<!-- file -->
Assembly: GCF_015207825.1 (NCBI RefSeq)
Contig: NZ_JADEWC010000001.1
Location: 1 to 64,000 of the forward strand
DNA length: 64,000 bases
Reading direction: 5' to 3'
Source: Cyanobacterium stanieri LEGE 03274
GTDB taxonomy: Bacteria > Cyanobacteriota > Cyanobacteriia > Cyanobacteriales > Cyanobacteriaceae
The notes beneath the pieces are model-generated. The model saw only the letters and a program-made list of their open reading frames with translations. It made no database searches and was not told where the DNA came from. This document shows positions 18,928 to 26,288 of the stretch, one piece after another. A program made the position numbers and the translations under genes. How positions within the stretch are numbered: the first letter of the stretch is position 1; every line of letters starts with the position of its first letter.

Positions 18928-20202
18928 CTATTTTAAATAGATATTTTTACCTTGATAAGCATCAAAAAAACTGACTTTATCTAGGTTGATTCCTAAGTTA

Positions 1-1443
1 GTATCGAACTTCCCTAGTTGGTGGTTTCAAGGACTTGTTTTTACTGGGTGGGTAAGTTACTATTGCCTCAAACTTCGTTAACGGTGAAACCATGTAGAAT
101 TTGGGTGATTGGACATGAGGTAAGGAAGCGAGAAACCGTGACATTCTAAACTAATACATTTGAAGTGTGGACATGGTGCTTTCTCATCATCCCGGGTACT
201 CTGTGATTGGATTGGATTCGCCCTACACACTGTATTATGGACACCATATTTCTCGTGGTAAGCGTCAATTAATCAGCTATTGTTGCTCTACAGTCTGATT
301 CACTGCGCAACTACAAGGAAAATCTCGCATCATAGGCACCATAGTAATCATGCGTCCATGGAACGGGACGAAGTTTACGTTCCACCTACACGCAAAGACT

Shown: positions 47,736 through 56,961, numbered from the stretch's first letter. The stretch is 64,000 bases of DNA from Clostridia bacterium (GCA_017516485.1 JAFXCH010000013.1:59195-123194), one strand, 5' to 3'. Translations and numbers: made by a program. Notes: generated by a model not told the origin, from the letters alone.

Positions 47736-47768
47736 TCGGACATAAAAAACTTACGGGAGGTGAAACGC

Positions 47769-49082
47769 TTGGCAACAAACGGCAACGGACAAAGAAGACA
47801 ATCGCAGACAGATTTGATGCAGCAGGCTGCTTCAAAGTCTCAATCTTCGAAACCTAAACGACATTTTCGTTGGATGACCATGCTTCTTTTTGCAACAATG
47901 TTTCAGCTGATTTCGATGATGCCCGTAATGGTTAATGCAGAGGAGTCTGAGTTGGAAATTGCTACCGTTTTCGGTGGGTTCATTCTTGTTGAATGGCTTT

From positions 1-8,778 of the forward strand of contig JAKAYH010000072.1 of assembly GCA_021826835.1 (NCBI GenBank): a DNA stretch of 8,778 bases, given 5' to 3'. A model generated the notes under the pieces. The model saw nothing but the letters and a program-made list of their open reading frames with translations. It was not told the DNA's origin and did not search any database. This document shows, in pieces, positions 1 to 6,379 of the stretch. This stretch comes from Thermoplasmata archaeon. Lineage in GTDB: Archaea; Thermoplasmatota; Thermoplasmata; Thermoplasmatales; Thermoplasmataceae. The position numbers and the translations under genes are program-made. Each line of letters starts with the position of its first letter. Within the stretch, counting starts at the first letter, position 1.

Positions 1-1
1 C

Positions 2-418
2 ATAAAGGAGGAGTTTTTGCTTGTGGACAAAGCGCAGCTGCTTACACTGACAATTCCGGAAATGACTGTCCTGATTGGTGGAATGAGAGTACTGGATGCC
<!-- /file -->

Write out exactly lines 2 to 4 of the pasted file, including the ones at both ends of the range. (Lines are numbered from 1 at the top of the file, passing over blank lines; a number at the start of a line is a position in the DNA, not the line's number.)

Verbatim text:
Contig: NZ_JADEWC010000001.1
Location: 1 to 64,000 of the forward strand
DNA length: 64,000 bases